How to Be a Successful Writer: Stop Comparing Yourself to Others

How to Be a Successful Writer: Stop Comparing Yourself to Others

When I get frustrating news from my literary agent, and then I see famous writers I admire tweeting about their successful careers, it can make me feel bad.

Likewise when I haven’t had a productive writing day, and I notice writers chatting away in a Facebook writing group about their amazing daily word counts.

It’s hard not to compare yourself to your peers, your colleagues, or even the people you look up to in this age of nonstop social media. Comparing yourself to other writers, though, is not only unproductive — it can be downright harmful. And it certainly doesn’t help you figure out how to be a successful writer.

The next time you feel the urge to compare yourself to Stephen King and wonder why you’re not yet a bestseller, here are some reasons why you shouldn’t sweat it.

1. Each writer has a different process

You may read about writers who write first drafts quickly and don’t edit until they are finished. But maybe you like to edit as you go.

You may read an article about how productive it can be to write in the morning. But maybe you work better at night.

Just because one way of writing works well for one writer does not mean you’re not allowed to write in a different way. It can certainly be helpful to find out about different writing processes, but don’t be afraid to try different things and find the process that works best for you.

2. No writing advice works for everyone

It’s important to read writing craft books, to take writing classes, to read blogs like this one, and to seek advice from other writers. A lot of this writing advice will be extremely helpful to you, but some of it won’t.

In a workshop, you might be advised to kill off a character in your story or to take out that last line in your poem. Sometimes advice won’t resonate with you or help you to create the piece you want to create. It’s a good idea to listen to those who have studied the craft, but don’t forget that all art is subjective. Don’t be afraid to listen to your gut and think for yourself.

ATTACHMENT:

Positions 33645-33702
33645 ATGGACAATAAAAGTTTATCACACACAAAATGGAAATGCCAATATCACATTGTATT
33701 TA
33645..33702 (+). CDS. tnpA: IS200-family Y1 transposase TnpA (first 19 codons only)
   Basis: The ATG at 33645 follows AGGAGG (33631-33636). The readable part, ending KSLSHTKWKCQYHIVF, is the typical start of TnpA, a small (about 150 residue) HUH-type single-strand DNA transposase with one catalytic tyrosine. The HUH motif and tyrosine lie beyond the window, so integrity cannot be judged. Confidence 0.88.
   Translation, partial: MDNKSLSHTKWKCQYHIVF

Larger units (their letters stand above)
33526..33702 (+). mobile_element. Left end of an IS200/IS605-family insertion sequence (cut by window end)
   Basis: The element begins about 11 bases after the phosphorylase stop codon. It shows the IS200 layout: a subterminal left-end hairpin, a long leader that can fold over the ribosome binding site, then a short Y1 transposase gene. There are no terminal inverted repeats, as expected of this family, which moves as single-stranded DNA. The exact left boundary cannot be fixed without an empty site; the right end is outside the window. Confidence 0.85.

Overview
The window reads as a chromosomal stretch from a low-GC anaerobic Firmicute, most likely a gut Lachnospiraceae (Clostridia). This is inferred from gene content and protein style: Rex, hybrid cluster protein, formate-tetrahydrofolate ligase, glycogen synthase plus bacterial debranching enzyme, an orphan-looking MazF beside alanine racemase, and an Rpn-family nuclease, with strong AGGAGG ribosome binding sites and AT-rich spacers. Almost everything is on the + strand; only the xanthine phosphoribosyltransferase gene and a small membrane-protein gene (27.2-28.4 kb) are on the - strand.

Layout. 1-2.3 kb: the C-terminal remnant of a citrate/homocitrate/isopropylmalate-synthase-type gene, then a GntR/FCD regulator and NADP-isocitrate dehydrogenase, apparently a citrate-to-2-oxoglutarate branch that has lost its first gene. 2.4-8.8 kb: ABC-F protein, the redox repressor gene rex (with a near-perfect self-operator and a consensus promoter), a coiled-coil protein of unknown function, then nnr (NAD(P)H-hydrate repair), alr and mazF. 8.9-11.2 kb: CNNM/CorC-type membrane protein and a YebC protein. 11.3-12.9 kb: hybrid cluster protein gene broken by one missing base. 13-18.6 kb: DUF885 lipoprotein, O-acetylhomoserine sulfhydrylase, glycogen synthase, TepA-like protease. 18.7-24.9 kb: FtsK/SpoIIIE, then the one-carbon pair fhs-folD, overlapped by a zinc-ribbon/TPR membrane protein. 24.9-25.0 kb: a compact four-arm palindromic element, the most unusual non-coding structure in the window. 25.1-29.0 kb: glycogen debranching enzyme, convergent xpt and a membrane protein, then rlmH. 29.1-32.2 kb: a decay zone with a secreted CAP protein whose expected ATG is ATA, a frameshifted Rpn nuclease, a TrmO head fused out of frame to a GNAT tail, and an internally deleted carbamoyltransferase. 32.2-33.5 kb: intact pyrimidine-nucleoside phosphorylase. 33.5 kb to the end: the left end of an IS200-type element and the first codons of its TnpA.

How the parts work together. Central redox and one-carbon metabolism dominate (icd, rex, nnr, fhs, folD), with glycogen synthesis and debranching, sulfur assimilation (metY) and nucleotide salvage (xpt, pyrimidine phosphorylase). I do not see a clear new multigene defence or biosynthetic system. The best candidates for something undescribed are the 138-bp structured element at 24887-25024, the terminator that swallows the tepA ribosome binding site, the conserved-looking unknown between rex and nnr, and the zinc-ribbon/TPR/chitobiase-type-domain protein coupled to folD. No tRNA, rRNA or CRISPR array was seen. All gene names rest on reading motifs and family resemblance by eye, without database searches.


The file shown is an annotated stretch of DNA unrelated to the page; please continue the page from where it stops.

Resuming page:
3. Each writer has a different publishing journey

Some people write eight books before they finally publish the ninth. Some people have a dream about vampires and try writing for the first time and have a bestseller on their hands within two years.

It takes some people two months to get a literary agent and sell their manuscript to a publisher. It takes others two years.

And self-publishing? It works really well for some writers, but others won’t even touch it, preferring the traditional route. Even within the realm of self-publishing, some writers love Kindle publishing, and some writers love iTunes and Barnes & Noble.

There are so many different ways to go about publishing your work. If you try to follow someone else’s publishing path, it may not work. You have to find your own.

4. Your passions and experiences make you a unique writer

It may be tempting to look at J.K. Rowling and think you really need to write a story about wizards because that seemed to work for her. But it’s more important to find the story only you can tell.

What are you passionate about? What excites you? What kinds of experiences have you had that makes your writing unique? Instead of trying to imitate a story that was successful for another writer, find the story you need to tell. Find out how your writing is unique and embrace it.

So next time you find yourself reading your favorite author’s tweets and feeling like you aren’t going anywhere because you aren’t having the same experience, stop.  

Take stock of the things that are working for you in your writing and in your career.

Maybe you don’t have a bestselling novel, but your short story was just accepted by a publication you admire. Maybe you didn’t write 3,000 words today, but you wrote 1,000.

Instead of comparing your writing and publishing experience to the experiences of others, take a minute to appreciate the experience you’re having.

Ever get caught in the comparison game? How do you snap out of your funk and appreciate your own writing journey?

Filed Under: Craft


  • C. Yolanda Anderson Williams says:

    Thank you for your post, Sara.

    It is very encouraging for each writer to find his/her own voice in writing. Penning our own truths is what truly matters. I believe that doing so, helps us to come alive in our writings.

    Best wishes, everyone!

  • Sham says:

    I loved to read the article. It clears away quite a few things, puts confidence back to where it should be, but still I have a question: You write what you want, to express yourself, the words just flow; sometimes blocks occur, you leave it fearing it will never come to a conclusion. After some days, you come back without hope to give it an ending or a perfectly plausible middle. The story isn’t so great, but it is a second story you have written in your life{actually my life}, the first for a competition; but it has grown from a two line structure to a 2000 word count story. It may not be a great story, easily discarded perhaps, because of its way of telling, the only redeeming feature is it has been written. Now, would you call it writing? Or trying to learn the craft; better off doing a nine to five routine?

    • Sham says:

      Thank you. I am already registered with The Write Life